Notable New Fiction 2021 (to date) | All On-Order Fiction 2021 Debuts

Recent Reads

Last month I found myself with some unexpected time to read several fiction books that are hard to find a common theme for, but perhaps the common denominator is that they all transport us into another place, culture, or time.

The Removed by Brandon Hobson follows a Cherokee family, the Echotas, as they plan their yearly bonfire remembrance for their son Ray-Ray, who was killed by police at a mall at age 15. Their remaining son struggles with addiction and ignores their calls, escaping to a nightmarish town and the home of an old friend who is up to no good. Daughter Sonia gets herself tangled up in multiple unhealthy relationships with younger men. A mysterious child, Wyatt, who reminds the Echotas so much of Ray-Ray, comes into their lives briefly for foster care. Interspersed is the story of ancestor Tsala, who was killed on the Trail of Tears, and who tries to effect change in the here and now.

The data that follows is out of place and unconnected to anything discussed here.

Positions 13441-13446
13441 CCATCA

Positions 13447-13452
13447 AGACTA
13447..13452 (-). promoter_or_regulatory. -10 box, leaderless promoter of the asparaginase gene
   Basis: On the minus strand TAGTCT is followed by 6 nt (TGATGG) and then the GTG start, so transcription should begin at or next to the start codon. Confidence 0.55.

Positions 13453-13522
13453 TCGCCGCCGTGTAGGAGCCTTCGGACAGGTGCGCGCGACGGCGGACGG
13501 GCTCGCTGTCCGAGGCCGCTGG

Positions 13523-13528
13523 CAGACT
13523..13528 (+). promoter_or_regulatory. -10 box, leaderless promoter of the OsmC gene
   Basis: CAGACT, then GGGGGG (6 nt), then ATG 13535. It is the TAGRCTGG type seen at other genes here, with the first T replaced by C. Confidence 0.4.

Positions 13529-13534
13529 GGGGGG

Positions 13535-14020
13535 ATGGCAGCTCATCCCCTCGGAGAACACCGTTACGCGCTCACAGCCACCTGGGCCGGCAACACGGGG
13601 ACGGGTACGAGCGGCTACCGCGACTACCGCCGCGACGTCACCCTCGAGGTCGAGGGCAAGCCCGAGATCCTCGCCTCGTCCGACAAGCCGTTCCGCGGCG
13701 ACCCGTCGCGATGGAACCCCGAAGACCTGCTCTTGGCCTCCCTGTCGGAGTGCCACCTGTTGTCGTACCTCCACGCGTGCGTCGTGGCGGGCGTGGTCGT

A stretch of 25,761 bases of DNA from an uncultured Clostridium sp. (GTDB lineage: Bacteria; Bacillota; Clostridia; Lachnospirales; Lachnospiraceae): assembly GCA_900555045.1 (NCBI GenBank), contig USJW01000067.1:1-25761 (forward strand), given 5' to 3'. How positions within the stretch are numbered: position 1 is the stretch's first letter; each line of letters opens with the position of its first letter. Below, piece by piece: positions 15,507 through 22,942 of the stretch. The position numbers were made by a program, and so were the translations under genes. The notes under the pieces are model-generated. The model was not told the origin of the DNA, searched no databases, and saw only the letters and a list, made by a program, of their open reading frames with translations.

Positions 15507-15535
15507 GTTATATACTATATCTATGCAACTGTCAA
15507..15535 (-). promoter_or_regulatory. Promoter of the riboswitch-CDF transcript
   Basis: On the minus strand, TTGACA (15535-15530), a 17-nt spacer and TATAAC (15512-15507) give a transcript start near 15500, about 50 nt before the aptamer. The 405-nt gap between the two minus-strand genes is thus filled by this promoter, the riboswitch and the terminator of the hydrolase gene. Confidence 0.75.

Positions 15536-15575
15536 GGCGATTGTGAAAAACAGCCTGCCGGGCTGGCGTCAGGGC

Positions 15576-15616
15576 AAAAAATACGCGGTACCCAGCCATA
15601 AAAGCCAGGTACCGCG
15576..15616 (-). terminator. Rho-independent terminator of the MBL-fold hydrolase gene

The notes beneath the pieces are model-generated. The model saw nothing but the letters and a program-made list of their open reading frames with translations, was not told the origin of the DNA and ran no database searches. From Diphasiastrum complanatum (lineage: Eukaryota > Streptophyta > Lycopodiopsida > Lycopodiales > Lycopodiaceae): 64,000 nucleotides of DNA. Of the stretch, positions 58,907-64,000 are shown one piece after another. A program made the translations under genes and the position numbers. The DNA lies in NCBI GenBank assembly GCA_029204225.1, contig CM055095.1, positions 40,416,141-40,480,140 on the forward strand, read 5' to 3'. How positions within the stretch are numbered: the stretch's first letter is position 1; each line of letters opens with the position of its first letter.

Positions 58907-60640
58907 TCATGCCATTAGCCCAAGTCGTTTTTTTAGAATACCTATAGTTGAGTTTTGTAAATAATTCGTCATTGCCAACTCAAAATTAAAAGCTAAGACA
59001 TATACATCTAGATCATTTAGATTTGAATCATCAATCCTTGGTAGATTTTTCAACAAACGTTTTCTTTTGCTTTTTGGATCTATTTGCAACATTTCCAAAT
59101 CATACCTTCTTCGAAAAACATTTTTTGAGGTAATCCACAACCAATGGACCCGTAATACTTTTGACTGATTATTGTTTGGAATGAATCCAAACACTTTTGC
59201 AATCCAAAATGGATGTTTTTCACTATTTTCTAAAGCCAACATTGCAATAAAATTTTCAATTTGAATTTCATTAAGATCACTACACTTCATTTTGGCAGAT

Kirkus Reviews states: “Spare, strange, bird-haunted, and mediated by grief, the novel defies its own bleakness as its calls forth a delicate and monumental endurance. A slim yet wise novel boils profound questions down to its final word: “Home.”


Who Is Maud Dixon by Alexandra Andrews
Florence is trying to get ahead in her job in publishing but makes a grave mistake. A new opportunity comes out of nowhere – a position as assistant to a wildly popular but extremely private author, known as Maud Dixon. The two of them travel to Morocco so that Maud can work on research for the setting of her next book. Florence begins to question Maud’s ability as a writer and the progress being made on the book. The two of them go out drinking, and the next day, Florence discovers that Maud has disappeared and presumes she is dead. Is it possible for Florence to assume Maud’s identity, finish to book, and grab the glory and the money? I had to find out!